Khon Kaen Eats

After being in Khon Kaen for over 3 months, I think I can finally write about the food here and do it justice. Before I came to Thailand, the only Thai food that I had tried was pad Thai. That was only one time and about a month before I left. People who had traveled to Thailand before told me that the food here is delicious. While that is true, Isaan region (where Khon Kaen is) food is in its own league. It is SPICY. I quickly learned in the first few days here to say “mai pet” (no spice) and more recently “nid noi pet” (a little spice). Progress! Not only is the food great in Khon Kaen but it’s easy to find a meal for less than 30 baht (1 USD).

The best pad Thai in Khon Kaen – at the night market

Most of the Thai restaurants and markets here serve variations of the same thing. A common option is a scoop of rice with stir-fried vegetables, a fried egg and pork or chicken. Thais generally eat pork over chicken. A restaurant across from my apartment, “Tbar” has one of my favorite meals to eat. It’s just chicken, rice, vegetables and some delicious sauce.


If you don’t get something with rice then the base is probably noodles. There are a lot of different places that serve simple soups with ramen or rice noodles, some greens and chicken or pork. Another noodle dish is “suki”, which has glass noodles, cooked with egg, vegetables and some type of meat or seafood. Of course, there is pad Thai, one of the most common Thai dishes to foreigners. It’s one of my favorite dishes to get here and over the first few weeks I found the place to get it; a vendor at the Khon Kaen University night market.


Eating lots of white rice or noodles can get boring at times so after exploring different restaurants and the night market, I’ve found options for something lighter. There’s a vendor at the night market that has a salad bar, a restaurant that has a dish with chicken, jasmine rice and a small salad and there’s street food vendors everywhere that sell skewers. Other common Thai dishes that don’t fall into the noodle or rice category are Thai green curry and sum tom (papaya salad). Som tum is a very spice dish made with papaya, tomatoes, beans and peanuts.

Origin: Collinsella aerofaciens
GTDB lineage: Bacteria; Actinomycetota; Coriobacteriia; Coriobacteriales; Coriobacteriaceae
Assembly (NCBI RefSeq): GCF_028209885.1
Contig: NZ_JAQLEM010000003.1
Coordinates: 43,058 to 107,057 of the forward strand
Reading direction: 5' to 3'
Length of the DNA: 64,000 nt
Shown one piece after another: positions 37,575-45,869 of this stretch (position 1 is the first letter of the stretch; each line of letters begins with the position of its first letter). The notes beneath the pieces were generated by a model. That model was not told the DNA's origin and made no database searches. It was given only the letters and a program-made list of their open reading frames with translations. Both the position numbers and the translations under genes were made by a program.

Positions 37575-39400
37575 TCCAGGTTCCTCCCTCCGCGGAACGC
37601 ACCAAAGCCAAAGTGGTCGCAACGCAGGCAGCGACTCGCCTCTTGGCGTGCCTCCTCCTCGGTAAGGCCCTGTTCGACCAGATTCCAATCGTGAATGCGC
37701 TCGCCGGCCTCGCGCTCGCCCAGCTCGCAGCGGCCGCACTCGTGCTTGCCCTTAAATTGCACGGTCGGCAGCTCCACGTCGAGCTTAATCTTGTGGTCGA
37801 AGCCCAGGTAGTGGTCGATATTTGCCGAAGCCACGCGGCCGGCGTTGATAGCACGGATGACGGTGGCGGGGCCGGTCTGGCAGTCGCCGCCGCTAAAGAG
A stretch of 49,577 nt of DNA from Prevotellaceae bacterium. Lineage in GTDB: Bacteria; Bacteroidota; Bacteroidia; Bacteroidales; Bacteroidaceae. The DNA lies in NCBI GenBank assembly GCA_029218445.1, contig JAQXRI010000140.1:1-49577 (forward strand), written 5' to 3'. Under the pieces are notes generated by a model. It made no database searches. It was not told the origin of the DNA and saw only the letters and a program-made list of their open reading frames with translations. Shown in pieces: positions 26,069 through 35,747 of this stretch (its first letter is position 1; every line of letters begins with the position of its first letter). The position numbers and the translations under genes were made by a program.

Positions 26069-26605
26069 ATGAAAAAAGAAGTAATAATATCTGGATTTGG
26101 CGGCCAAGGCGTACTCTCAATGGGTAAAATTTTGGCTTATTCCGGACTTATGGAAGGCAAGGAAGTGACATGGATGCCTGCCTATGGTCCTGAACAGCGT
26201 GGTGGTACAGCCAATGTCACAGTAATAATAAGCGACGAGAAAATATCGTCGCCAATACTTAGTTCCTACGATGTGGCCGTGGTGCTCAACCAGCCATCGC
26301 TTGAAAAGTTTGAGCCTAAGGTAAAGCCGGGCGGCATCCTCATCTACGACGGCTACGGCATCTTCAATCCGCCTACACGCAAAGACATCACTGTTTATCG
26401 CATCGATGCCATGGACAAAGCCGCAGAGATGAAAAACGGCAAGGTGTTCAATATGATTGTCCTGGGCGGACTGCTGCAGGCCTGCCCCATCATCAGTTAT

Last but not least, I’ve noticed that Thai people really know how to satisfy a sweet tooth. There are dozens of cafes within walking distance of my apartment that are usually open past midnight. It’s where you’ll find most KKU students studying after class and at night. The menu isn’t like a typical cafe in the U.S. The coffee has loads of sugar and cream, there are pages of other sugary drinks (Thai tea, bubble tea) and the other half of the menu is dessert. Honey toast, waffles, brownies, cakes; these cafes have it all. I try to avoid doing work here but once in while we’ll go treat ourselves and get honey toast, a thick, sweetened piece of bread with ice cream, whipped cream, honey and fruit. A healthier option for something sweet are the fruit stands. A bag of fresh fruit – pineapple, mango, guava, watermelon, dragon fruit or papaya – for 20 baht. It’s my favorite snack in Khon Kaen.



Fall Break

Last week, CIEE gave students a ten day break and we all took this opportunity to get out of not only Khon Kaen but explore beyond Thailand. We all split off into a variety of groups, all looking for something different from our break. Some relaxing in Bali and the Philippines, some doing a week-long yoga retreat in Cambodia, seeing the Great Wall of China, traveling up Japan or just enjoying the beaches of Thailand. Zenya and I decided to spend the ten days busing around Cambodia and Vietnam.